Excitedly calling chainmaille armour “new and different” might not fit in the context of military history, but for the craft show circuit, it is a unique entrant that got Scott Gilroyed’s booth a lot of attention at the Our Best To You art and craft sale over the weekend.
Gilroyed came out from Winnipeg especially for the popular sale held at Westerner Park, now in its 22nd year. He has been making the maille for the last eight years, and now with a partner runs Dragonwing Fashions in Winnipeg.
Chainmaille shirts, which take about 50 hours to make and sell for upwards of $650, are popular among Medieval recreationists and those who do live action roleplaying and cosplay. But the bikini tops and colourful jewelry Gilroyed had on display at the sale have drawn the eye of exotic dancers and others.
“It’s not just armour anymore. It can be clothing, and the jewelry is probably the mainstay of what we do,” he said.
While his booth is also present at a number of comic conventions through the year, Gilroyed said his craft has been very well received on the craft show circuit as well.
There were 210 exhibitors at the annual show, which features only products handmade in Canada. The show is juried to ensure an even mix of exhibitors among different categories, and show manager Jo-Anne Fahey said there are significant waiting lists in some disciplines.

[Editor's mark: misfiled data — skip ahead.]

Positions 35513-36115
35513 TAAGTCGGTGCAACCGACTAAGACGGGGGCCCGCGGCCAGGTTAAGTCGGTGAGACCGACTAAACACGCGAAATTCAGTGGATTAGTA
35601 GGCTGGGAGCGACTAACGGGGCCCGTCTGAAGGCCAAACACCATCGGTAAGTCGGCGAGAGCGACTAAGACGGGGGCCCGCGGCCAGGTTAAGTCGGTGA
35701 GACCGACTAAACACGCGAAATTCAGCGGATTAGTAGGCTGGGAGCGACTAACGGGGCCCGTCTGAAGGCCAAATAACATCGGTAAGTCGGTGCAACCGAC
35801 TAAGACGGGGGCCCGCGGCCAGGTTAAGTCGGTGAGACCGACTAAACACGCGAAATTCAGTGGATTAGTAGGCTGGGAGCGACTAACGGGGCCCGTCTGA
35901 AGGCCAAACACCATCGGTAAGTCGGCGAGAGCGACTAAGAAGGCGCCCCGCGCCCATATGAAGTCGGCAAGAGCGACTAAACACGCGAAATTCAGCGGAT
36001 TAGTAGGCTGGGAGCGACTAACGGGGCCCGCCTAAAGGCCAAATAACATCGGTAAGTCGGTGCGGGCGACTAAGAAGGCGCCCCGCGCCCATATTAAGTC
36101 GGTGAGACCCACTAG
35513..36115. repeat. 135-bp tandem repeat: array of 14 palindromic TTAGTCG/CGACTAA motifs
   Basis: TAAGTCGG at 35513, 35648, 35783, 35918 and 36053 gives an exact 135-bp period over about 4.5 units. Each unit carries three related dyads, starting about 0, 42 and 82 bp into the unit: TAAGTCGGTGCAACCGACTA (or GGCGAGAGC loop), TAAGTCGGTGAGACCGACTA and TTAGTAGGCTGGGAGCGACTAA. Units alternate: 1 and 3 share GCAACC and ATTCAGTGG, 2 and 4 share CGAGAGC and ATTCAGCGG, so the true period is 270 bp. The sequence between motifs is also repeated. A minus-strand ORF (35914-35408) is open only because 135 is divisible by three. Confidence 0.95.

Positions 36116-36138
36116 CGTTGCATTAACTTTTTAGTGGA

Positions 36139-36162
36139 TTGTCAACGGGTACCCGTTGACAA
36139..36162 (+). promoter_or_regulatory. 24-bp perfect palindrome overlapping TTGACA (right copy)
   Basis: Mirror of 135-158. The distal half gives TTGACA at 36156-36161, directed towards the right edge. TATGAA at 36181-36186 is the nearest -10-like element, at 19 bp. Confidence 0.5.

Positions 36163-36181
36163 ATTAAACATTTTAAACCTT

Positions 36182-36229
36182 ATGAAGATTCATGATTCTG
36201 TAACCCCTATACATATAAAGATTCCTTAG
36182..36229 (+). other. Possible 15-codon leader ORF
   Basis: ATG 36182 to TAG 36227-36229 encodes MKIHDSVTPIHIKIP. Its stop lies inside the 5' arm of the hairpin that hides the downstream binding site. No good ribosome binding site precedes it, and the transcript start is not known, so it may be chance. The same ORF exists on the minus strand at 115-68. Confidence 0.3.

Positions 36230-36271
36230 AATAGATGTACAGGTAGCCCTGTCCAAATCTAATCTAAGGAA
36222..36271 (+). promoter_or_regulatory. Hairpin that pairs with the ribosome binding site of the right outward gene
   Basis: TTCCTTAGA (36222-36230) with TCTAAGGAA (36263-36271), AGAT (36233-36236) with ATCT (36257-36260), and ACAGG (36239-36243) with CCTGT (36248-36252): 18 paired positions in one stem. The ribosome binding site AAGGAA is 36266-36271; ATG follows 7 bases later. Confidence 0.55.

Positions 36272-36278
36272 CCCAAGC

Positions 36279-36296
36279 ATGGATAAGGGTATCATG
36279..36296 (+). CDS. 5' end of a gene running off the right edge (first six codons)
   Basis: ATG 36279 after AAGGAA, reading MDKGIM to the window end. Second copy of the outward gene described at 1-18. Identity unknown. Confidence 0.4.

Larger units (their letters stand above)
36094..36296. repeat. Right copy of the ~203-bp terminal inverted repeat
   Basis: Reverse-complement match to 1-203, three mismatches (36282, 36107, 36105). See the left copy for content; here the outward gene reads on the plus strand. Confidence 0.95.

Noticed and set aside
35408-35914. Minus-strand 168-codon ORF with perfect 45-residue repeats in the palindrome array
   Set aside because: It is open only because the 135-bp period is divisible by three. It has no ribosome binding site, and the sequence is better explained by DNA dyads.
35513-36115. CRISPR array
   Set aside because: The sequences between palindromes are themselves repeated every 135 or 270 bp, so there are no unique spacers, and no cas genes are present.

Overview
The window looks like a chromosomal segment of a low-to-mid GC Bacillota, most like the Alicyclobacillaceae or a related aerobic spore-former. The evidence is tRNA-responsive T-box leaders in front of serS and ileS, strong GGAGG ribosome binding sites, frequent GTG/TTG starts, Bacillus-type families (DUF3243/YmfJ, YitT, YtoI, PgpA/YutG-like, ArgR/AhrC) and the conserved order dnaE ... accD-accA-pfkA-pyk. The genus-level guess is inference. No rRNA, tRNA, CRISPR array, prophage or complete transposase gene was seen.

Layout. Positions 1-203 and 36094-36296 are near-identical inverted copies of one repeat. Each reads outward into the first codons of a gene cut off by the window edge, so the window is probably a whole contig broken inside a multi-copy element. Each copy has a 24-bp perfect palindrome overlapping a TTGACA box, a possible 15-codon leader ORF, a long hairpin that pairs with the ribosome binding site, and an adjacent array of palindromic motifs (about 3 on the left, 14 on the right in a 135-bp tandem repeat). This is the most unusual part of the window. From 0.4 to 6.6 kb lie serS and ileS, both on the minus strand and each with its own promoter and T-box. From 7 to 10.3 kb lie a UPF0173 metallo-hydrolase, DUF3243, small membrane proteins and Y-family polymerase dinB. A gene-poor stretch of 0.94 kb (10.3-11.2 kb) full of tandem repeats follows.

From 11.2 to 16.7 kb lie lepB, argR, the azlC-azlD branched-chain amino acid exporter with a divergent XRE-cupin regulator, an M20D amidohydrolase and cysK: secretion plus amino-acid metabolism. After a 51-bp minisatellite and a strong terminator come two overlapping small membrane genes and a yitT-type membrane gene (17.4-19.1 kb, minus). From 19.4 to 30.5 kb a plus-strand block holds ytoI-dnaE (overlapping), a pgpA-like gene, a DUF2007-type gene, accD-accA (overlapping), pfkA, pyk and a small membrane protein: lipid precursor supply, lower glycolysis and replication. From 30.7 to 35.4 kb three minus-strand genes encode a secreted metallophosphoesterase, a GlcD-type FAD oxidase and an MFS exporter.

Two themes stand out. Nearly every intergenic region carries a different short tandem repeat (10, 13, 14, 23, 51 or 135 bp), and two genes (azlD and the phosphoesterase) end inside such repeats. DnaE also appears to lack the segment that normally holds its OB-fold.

While there were a number of booths of art, clothing, food, and Christmas decor, only at Art Price’s booth could you grab yourself a ‘beer holster.’
The cowboy-hatted Calgarian came up with the idea back in 1995, but not as a means to keep near some suds. Rather, he fashioned the initial leather beverage holder after having to deal with a mucky water bottle he could not hold onto while working outside.
“A few of my neighbours said ‘Gee, that’s pretty handy, Art, maybe you could make me one.’ That started back in 1995 and now I’ve been doing it for 19 years. I’m semi-retired and do about 10 shows a year. It’s a lot of fun,” he said.
He said the holsters can be used to hold just about any beverage, while some handymen have used the holsters for holding drills or ranchers have used them to hold needle guns.
At the Red Deer show, one woman even bought six of them for her and her bridesmaids to wear at an upcoming wedding. The one thing the holster won’t hold, though, is a handgun, a design element that fits right into Price’s way of life.
“I’m into having fun, not making war,” he said with a hearty laugh.